As you might guess from the title, this is a retelling of Cinderella with a trans girl as the main character. Also, what a beautiful cover!
I very much enjoyed this story and the way it made me feel. It’s very sweet and generally feel-good (aside from the wicked stepmother and sisters, obviously). Ella is a damsel who helps herself out of distress (with a little help from a fairy godmother) and I liked that as well. It’s very much fairytale territory, with a few hand-waves of logic required to really believe in the story, but the whole idea of fairytales in this context is to deal in wish-fulfillment, and this does it well.
Ella goes to the ball as her true self and falls in love with a princess. And nothing stands in their way. We don’t learn if their relationship would be acceptable in their society or if it has any chance of lasting, but maybe we don’t need to. Ella gets to be herself, escapes the horrible excuse for a family that have treated her like garbage and wins the heart of the woman she loves. It didn’t really matter to me that everyone (aside from her family) seemed to accept Ella without question – in fact, it was kind of refreshing.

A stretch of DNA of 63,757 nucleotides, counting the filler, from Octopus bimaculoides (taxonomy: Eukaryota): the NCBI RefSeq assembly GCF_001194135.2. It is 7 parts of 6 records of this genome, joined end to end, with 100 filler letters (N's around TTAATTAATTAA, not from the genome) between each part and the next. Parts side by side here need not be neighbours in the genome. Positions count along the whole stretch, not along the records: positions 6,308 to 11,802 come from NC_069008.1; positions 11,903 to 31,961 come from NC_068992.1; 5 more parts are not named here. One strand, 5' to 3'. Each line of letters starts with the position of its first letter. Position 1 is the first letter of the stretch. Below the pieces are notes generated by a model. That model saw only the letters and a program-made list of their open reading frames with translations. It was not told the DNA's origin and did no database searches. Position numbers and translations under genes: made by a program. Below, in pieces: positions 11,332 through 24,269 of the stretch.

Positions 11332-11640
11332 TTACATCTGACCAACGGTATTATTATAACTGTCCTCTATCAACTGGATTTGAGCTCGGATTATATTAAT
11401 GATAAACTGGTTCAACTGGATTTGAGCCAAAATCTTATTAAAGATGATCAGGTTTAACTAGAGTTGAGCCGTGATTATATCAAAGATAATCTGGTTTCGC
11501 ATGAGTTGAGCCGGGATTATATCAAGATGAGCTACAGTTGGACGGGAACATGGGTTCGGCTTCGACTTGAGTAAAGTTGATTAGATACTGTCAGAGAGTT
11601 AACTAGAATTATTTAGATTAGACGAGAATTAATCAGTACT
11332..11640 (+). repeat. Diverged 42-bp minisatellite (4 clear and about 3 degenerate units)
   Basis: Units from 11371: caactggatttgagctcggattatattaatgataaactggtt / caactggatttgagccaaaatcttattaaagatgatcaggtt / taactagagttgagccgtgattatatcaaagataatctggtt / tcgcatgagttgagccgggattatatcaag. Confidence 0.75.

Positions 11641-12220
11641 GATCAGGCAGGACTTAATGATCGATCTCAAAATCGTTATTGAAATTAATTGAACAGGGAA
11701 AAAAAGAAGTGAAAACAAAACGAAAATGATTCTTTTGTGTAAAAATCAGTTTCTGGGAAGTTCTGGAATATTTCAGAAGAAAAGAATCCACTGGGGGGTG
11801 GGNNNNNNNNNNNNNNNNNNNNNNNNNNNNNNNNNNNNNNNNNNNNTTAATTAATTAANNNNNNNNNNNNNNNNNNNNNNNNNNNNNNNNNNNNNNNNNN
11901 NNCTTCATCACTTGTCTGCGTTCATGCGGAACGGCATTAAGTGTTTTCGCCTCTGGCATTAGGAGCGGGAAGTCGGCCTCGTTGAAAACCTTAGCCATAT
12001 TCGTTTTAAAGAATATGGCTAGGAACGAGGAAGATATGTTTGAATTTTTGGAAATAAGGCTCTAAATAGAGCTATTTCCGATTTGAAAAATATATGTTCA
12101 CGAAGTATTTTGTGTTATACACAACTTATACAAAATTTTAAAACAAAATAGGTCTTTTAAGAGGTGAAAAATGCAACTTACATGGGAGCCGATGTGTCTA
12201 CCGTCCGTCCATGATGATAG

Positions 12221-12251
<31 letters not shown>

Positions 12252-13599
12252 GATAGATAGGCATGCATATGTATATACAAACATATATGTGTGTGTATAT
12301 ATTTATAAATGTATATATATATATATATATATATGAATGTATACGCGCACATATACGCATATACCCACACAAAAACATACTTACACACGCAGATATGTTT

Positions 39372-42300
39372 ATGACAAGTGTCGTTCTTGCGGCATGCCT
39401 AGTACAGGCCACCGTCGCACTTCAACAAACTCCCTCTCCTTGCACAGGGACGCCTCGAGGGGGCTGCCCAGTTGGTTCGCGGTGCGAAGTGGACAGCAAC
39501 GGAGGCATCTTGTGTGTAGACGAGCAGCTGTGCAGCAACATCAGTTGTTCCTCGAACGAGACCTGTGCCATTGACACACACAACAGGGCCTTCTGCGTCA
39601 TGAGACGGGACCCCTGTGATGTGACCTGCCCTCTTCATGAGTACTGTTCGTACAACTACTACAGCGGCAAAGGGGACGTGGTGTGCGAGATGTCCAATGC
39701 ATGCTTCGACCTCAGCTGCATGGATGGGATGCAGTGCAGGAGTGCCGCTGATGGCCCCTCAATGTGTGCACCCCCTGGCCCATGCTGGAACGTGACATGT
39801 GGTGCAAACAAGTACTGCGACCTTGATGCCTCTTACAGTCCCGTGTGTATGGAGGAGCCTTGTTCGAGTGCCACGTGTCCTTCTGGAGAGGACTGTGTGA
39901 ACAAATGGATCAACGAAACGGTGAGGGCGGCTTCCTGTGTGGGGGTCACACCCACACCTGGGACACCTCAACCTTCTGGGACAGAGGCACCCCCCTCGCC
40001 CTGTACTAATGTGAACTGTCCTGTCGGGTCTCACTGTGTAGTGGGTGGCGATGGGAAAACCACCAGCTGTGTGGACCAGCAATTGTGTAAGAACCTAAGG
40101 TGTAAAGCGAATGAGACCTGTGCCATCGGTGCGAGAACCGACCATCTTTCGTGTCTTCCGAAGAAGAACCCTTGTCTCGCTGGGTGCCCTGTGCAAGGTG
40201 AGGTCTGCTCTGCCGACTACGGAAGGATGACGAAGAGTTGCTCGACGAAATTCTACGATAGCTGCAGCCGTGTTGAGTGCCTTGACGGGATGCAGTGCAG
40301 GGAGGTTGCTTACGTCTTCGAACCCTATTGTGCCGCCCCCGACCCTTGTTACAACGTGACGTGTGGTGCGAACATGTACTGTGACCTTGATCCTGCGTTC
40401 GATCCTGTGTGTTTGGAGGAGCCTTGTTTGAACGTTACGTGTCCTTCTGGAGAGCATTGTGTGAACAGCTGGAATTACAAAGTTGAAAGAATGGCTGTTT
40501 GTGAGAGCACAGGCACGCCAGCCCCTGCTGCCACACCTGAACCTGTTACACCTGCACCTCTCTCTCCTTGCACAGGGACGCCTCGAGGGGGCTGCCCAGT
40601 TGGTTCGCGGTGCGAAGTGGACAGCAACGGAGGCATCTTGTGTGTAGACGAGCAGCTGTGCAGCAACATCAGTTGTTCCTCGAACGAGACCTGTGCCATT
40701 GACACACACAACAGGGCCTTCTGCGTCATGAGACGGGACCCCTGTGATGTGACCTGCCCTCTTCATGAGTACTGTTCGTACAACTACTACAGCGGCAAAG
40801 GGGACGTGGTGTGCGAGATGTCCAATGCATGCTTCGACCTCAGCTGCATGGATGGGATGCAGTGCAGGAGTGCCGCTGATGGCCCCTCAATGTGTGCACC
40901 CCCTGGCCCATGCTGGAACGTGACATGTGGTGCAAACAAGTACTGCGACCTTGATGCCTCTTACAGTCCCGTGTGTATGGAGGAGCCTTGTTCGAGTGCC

So yes, Cinder Ella is a fairytale, and some of its logic relies heavily on magic and on people being much more accepting than they are in reality. If you’re the kind of reader who needs everything explained, this might not be the tale for you. But if you’re looking for a break from heavy politics and issues and just want a story where the trans girl ends up happy, Cinder Ella might be the antidote you’re looking for.